He's calculating, making plans for their trip to find the Others.

Nothing else seems unusual. The same fires burn with the same people clustered around them. Over by Kathy and Shana's tent a woman starts up a folk song, and a few people join in. At the other end of the beach, a boar-hide drum taps out its quiet, relaxing rhythm. Jin and Sun converse in front of their shelter, as private as if they were behind sound-proofed glass, since no one else understands Korean. But Jin's still sleeping on the beach, it looks like, because afterwards Sun doesn't invite him in. He curls up in a bed-roll near his favorite fishing spot on the rocky coast.

The familiar sights and sounds don't quiet the turmoil inside Claire. She shot them, the three that the dark thing didn't get. She shot them all. Including her baby's father.

Hurley senses her mood. From behind her he asks, “All quiet on the western front?”

Claire doesn't answer at first. Finally she mutters, “I'm not like her.” But perhaps she was. She killed Ethan, didn't she?

Oh, sweet Hurley, it's as if he can read her thoughts. “Claire, it was like, self-defense. Come on, you heard what Danielle said. Robert shot first. It was only 'cause she broke his gun ahead of time that he didn't kill her.”

“Robert would have killed their baby, too.”

“Yeah, Claire, he would have.”

A cold spear goes through Claire's middle. Years ago, Ethan had offered to kill Danielle if Ben couldn't do it, whoever Ben was. Danielle's words drip through Claire like ice water, Let me do it, Ben. I can do it if you want me to, Ben.

Who was Ben, and worse yet, was he still on this Island? She runs her hand protectively over her stomach, trying not to sink under waves of fear.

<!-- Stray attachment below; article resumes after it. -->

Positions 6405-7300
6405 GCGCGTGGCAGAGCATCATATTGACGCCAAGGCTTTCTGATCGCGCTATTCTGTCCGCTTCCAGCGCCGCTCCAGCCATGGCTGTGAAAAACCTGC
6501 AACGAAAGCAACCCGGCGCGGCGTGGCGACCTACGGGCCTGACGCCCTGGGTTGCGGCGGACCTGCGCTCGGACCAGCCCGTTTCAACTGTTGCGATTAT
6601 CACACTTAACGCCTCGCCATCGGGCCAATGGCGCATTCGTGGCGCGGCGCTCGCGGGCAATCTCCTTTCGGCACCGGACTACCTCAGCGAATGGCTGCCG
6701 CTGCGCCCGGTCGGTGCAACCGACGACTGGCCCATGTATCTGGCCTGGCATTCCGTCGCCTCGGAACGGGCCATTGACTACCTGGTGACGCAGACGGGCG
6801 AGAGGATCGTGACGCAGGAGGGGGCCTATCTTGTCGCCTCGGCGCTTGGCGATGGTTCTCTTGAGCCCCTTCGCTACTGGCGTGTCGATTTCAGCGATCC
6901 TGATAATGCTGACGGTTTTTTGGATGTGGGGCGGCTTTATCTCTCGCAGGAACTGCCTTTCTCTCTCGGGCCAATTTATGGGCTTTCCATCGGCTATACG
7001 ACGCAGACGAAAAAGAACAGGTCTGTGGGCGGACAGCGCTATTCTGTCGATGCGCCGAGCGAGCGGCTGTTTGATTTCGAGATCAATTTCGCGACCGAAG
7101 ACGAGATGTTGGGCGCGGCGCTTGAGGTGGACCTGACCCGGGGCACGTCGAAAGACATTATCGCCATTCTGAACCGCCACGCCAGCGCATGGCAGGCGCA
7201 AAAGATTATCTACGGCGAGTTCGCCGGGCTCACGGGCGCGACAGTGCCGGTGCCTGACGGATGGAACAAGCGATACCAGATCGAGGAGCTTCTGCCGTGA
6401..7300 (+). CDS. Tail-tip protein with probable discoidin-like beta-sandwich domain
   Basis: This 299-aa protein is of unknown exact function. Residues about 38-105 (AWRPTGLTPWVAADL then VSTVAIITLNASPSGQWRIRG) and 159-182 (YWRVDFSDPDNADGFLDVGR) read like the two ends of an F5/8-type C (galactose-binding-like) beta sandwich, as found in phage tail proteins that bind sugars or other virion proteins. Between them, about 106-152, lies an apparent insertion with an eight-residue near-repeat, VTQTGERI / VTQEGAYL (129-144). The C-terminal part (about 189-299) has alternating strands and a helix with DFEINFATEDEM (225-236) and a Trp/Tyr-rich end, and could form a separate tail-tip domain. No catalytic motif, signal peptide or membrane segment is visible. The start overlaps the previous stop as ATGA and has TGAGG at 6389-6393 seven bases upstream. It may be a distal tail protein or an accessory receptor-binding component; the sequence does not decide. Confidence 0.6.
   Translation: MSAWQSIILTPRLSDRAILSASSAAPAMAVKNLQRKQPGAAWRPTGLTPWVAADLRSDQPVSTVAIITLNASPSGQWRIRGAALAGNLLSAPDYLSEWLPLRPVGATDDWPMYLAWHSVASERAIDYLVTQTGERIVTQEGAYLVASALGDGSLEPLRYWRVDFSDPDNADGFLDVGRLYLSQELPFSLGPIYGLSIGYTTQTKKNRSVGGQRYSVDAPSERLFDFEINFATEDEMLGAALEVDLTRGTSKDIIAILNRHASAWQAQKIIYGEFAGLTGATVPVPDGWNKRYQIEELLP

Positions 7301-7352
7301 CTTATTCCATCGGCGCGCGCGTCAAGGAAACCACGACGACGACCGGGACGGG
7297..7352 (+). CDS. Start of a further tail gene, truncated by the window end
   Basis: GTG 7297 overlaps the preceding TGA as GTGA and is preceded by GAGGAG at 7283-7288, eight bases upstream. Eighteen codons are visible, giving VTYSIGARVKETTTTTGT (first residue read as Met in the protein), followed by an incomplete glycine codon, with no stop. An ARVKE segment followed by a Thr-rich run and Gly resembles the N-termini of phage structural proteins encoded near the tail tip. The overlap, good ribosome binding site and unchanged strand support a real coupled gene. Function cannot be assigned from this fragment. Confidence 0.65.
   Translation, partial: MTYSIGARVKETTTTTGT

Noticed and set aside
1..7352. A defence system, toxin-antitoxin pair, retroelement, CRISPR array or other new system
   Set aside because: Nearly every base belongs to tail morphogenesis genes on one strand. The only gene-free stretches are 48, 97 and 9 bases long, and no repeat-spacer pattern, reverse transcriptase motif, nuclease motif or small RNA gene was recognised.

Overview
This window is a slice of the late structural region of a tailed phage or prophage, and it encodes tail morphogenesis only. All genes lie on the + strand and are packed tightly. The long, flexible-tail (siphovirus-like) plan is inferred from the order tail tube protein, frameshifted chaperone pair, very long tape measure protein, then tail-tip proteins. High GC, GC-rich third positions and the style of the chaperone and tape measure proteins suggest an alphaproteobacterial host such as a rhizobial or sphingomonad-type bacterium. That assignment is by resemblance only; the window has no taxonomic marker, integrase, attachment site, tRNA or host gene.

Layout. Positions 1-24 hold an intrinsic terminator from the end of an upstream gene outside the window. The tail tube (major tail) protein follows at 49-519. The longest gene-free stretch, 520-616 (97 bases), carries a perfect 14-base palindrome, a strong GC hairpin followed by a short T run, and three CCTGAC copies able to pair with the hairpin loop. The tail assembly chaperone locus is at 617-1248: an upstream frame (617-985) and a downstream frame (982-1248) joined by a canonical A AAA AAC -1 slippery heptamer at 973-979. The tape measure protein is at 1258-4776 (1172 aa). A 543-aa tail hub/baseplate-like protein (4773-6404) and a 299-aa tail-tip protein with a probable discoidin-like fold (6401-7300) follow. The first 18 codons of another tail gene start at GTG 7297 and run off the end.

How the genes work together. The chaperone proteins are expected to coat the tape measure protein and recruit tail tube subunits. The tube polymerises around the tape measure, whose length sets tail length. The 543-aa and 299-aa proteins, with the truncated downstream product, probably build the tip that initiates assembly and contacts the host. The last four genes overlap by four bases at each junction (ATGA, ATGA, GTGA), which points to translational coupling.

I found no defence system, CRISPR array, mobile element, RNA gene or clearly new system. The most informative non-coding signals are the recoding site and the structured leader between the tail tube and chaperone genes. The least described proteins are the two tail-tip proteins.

Hurley must feel the change in her mood. “What's wrong?”

“Just thinking about something Brian said. 'Kiss paradise goodbye.'”

“If this is paradise, paradise kinda sucks.”

She doesn't see it that way. The waters teem with fish, and sometimes when she forages for eggs, tiny gull chicks squawk at her and open their bills, demanding to be fed. Every night, the sunset explodes into a riot of oranges and purples, painting everything with a golden edge. She hasn't ventured much into the jungle, but even the palm groves close to the shore are filled with whispers like song. The white sand, the blue sea, never have colors shone so pure.

The Island is the most beautiful place she has ever seen.

Eventually she finds the words. “If it sucks, it's because people have made it that way. Like the islands Kenneth talked about, covered with garbage.”

“Aw, Claire, I shouldn't of said that.” Pulling her onto his lap, Hurley buries his face in her neck, sending his purring words all through her. “I met you here, didn't I?”

Never has she been so grateful for his warmth, his size, his pliant softness. She lifts curly masses of hair and whispers into his ear, “I met you, too.”

“Listen. You're not gonna be like Danielle, because I'm not Robert. And nobody's gonna steal this baby, either.”

They haven't kissed since that first time a few nights ago, but it's as easy as if they had never stopped. They fall together onto their sides, bellies close, letting their kisses weave a strong, silken fabric which cocoons them in tenderness and desire.


(no subject)

Date: 2016-07-11 11:08 pm (UTC)
desdemonaspace: (Default)
From: [personal profile] desdemonaspace
Lovely. I'm right there with Hurley and the hatred of guns. I liked in the other fic, RTX, where he made guns not work. Right on.

Love this ensemble. I feel a bittersweet stab of knowing how the Shannon\Sayid romance will play out. (Or will it?? Sometimes I think that you know better than the Lost writers.)

I love reading your description of the island. I want to move to Hawaii, just on Lost's pull for me. Could never afford it, but MAN, you make it sound so tempting. Fiction, I know. Gal can dream, howver.

(no subject)

Date: 2016-07-12 12:04 am (UTC)
From: [identity profile]
> I feel a bittersweet stab of knowing how the Shannon\Sayid romance will play out. (Or will it??

Well, the summary *does* say, "And a lot less people die." You'll just have to wait and see. ;-)

I love writing the Island, too. It was one of the big draws for me, besides Hurley's loveliness.

Once again, thanks so much for reading! I'm hoping to get on a better update schedule; I've missed this story.